By Katherine Long
St. Peter’s Square in Rome glowed with sunshine and the joy of tens of thousands of pilgrims Oct. 21 when Pope Benedict XVI proclaimed seven faithful servants of God to be the newest saints in the Roman Catholic Church — including a daughter of the Diocese of Syracuse, St. Marianne Cope, and another woman with roots in Upstate New York, St. Kateri Tekakwitha.
St. Marianne was a Sister of St. Francis who lived and ministered in Central New York before traveling to Hawaii to care for patients with Hansen’s disease, work to which she was devoted until her death in 1918. Her cause for canonization was faithfully promoted for decades by the Sisters of St. Francis and others in the Dioceses of Syracuse and Honolulu.
St. Kateri Tekakwitha was a 17th-century Mohawk woman born near what is now Albany who converted to the Catholic faith before moving north to Canada.
Upwards of 80,000 pilgrims (some estimates double that figure) from all over the world packed the square to witness the event. More than 400 of those pilgrims were from the Diocese of Syracuse.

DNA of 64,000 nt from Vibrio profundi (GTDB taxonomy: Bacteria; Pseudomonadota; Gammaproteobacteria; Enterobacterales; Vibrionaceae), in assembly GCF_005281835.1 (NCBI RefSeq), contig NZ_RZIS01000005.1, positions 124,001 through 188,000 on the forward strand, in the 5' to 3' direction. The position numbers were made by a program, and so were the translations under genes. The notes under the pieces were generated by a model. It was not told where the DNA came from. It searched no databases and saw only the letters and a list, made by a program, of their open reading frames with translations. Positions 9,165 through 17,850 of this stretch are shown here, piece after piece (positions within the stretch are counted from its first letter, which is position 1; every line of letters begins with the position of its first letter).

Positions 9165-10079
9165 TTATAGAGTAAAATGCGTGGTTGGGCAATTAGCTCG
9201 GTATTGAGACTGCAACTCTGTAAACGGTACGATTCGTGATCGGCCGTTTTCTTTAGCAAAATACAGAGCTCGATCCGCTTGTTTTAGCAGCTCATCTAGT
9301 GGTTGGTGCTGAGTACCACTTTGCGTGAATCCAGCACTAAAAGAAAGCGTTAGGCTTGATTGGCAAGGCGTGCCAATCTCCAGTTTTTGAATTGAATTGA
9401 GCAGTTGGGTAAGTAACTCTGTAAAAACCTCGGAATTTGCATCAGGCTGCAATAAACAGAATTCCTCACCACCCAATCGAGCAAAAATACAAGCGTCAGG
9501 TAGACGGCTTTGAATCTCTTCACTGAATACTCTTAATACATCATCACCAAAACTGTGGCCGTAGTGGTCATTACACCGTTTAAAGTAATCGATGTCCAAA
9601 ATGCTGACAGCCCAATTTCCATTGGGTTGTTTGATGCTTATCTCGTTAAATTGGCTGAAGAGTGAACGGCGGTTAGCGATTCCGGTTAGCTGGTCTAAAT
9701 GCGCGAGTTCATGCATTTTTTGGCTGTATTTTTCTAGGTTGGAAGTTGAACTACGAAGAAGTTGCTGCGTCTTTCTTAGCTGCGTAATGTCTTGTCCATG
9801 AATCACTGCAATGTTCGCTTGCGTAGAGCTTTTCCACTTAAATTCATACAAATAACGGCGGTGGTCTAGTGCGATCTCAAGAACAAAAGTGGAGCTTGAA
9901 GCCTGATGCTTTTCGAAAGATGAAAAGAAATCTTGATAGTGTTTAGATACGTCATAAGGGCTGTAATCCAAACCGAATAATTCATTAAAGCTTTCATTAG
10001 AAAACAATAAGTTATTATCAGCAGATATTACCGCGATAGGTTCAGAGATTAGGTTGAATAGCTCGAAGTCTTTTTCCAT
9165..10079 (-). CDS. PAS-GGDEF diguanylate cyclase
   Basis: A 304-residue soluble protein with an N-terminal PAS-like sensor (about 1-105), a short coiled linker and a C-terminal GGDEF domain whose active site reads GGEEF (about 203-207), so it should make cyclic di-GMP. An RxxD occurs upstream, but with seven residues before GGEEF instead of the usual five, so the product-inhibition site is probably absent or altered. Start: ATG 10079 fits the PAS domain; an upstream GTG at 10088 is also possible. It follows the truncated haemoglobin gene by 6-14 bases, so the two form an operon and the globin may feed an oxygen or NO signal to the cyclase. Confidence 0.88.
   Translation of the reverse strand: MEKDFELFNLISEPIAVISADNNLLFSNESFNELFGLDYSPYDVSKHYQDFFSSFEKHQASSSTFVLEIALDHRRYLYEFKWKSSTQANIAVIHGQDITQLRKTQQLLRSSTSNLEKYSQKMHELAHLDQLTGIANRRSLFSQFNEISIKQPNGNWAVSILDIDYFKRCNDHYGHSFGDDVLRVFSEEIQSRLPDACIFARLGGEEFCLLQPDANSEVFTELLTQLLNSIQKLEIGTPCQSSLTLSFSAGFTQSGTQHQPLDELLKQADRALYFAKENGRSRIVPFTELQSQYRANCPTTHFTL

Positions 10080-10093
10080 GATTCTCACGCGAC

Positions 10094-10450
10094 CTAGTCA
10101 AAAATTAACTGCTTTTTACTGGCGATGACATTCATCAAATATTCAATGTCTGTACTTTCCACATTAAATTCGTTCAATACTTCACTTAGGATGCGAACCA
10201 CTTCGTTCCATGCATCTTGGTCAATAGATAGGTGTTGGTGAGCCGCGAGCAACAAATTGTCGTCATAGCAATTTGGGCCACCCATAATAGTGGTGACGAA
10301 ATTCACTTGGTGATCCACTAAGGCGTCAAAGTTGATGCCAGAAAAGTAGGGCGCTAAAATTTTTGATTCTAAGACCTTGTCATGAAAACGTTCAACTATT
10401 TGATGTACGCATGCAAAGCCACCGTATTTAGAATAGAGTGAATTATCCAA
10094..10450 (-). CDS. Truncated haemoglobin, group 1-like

The three-hour celebration included the Rite of Canonization, Mass and the Angelus Prayer. Individuals close to the causes of each saint had the honor of participating in the ceremony and Mass.
To commemorate the momentous and long-anticipated canonizations of St. Marianne and St. Kateri, the Sun asked participants, pilgrims and others connected to the saints to reflect on their experiences. Here, in words and pictures, are highlights from the day.
“As I watched the ceremony, I thought how wonderful it was to have St. Marianne’s picture hanging on the wall of St. Peter’s Basilica. I thought about where she came from — right here in Syracuse — and how she traveled to Hawaii. She was such a humble, good religious sister, she never would have given any thought to having her picture hanging on St. Peter’s.”